For 1704 patients with large bowel cancer compiled by the Armed Forces Central Medical Registry, selected prognostic factors were related to five‐year or longer survival. The majority of late deaths (those occurring after five years) resulted from cancer in the descending colon, sigmoid colon or rectum rather than from cancer in the right or transverse colon. For example, among all patients with cancer of the rectum, 15.4% of those with Dukes' B tumors and 10.9% of those with Dukes' C tumors died of rectal cancer between five and ten years after diagnosis. When late survival rates were compared, patients with right and transverse colon cancer (8 deaths/93 at risk) fared significantly better than those with left colon and rectal cancer (33 deaths/171 at risk; P > 0.01). Among patients with left‐sided colon and rectal carcinoma, a further significant difference in late survival was found when stage of disease was considered: patients with Dukes' A cancers (3 deaths/47 at risk after five years) fared better than those with Dukes' C cancers (21 deaths/74 at risk) (P = 0.002). For Dukes' B and C stages of disease, patients with left colon and rectal cancer fared worse than those with right and transverse colon lesions after 60 months. Of all patients who died of large bowel cancer after five years, 69% had a recurrence of cancer by 60 months, and most late recurrences were located in the descending and sigmoid colon and in the rectum. These results show differences in survival after five years with respect to both site of cancer in the colon and stage of initial disease. Our findings indicate that many left‐sided large bowel cancers have a slowly progressive natural history.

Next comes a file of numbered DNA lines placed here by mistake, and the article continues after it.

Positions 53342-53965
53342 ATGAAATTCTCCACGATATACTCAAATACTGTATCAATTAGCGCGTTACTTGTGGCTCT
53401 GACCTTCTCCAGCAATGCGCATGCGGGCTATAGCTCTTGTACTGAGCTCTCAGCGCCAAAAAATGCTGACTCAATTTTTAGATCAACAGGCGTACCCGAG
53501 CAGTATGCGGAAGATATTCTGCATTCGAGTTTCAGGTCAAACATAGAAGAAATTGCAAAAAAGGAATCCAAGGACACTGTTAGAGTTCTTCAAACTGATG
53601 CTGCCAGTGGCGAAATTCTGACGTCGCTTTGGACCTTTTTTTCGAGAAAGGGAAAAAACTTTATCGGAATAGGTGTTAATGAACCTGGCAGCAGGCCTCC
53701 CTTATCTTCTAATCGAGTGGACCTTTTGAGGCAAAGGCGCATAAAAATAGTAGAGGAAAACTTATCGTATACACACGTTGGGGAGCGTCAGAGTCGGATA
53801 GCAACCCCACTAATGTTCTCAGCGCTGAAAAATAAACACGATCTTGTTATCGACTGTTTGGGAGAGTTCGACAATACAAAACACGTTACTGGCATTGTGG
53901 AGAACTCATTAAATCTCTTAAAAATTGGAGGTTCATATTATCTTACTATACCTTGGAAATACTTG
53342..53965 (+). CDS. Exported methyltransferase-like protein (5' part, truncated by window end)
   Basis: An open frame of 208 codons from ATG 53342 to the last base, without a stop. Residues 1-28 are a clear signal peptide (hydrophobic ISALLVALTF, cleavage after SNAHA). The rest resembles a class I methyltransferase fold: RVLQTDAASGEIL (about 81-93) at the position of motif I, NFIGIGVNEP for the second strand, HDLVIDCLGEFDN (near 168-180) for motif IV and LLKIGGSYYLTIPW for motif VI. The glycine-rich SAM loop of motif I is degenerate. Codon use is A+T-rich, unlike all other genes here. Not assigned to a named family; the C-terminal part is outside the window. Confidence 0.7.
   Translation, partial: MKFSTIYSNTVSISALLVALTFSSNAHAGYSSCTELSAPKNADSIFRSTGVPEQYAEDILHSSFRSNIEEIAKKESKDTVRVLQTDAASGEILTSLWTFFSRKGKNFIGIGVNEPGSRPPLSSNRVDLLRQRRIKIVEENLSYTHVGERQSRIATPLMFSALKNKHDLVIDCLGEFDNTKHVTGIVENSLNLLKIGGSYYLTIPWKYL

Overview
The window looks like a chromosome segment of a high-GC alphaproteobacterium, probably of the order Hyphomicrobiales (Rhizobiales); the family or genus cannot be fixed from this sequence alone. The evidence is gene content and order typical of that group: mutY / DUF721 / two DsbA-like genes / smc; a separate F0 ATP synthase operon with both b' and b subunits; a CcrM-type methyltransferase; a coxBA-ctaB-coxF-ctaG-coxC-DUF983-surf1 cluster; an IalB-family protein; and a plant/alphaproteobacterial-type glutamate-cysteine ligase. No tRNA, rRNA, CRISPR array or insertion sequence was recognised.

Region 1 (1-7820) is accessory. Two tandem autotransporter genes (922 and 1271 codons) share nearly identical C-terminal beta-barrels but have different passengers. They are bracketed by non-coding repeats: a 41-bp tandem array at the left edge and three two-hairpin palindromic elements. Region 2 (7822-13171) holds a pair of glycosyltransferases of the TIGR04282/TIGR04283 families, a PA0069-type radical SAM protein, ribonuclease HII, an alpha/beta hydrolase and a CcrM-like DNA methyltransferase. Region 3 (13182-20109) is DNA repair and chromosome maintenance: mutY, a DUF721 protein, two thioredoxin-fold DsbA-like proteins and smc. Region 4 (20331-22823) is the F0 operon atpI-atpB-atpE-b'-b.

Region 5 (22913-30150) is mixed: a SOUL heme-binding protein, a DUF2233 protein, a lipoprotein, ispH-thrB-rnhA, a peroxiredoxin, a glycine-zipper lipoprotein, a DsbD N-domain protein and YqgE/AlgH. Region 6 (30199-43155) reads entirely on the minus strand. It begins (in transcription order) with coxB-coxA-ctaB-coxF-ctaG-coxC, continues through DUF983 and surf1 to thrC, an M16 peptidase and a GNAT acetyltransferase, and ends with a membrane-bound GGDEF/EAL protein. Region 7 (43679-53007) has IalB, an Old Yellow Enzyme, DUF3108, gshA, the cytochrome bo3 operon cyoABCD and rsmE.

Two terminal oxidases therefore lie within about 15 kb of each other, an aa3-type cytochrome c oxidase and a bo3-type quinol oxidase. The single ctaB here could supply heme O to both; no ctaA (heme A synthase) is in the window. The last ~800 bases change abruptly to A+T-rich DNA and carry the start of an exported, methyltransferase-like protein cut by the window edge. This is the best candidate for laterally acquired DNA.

|Original language||English (US)|
|Number of pages||4|
|State||Published - Mar 15 1982|
ASJC Scopus subject areas
- Cancer Research